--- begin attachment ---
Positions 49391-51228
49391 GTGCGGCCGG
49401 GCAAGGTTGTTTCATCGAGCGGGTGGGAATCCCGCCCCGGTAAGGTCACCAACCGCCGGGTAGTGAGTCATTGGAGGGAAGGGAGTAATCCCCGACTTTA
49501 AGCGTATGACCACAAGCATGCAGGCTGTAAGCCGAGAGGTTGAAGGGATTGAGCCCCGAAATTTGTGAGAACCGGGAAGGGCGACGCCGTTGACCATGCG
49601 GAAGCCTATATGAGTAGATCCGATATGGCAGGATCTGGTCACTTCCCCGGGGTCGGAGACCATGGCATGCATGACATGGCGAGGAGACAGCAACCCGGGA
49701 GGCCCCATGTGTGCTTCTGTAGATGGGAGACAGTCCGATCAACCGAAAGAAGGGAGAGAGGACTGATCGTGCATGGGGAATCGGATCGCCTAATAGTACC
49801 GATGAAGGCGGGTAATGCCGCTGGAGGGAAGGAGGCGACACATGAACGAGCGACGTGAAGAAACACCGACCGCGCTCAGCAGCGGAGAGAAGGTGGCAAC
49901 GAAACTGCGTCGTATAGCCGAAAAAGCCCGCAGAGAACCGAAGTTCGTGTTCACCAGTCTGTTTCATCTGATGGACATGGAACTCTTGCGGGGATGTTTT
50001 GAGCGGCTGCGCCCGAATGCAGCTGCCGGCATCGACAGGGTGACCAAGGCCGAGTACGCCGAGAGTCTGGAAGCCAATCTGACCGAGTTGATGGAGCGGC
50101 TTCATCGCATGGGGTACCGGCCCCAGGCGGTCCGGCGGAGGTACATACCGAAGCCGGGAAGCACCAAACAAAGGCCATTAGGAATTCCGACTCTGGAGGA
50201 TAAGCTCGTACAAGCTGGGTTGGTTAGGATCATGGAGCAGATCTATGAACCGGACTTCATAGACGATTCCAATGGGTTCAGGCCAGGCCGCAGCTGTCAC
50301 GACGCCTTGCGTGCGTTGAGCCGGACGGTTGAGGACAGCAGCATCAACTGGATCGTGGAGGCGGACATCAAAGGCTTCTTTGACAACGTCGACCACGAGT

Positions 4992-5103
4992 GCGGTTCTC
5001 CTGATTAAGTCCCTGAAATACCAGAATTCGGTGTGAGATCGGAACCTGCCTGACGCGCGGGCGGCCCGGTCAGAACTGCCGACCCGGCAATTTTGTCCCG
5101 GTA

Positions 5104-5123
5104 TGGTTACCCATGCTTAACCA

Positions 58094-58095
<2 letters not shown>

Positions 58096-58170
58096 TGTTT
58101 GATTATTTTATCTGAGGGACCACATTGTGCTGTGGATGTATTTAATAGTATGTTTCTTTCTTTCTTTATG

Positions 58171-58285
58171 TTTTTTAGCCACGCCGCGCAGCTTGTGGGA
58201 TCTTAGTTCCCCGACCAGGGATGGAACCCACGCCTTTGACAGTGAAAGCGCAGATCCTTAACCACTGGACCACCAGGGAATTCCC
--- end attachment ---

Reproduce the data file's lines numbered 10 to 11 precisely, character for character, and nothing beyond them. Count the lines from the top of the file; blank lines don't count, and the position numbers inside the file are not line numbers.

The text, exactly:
50101 TTCATCGCATGGGGTACCGGCCCCAGGCGGTCCGGCGGAGGTACATACCGAAGCCGGGAAGCACCAAACAAAGGCCATTAGGAATTCCGACTCTGGAGGA
50201 TAAGCTCGTACAAGCTGGGTTGGTTAGGATCATGGAGCAGATCTATGAACCGGACTTCATAGACGATTCCAATGGGTTCAGGCCAGGCCGCAGCTGTCAC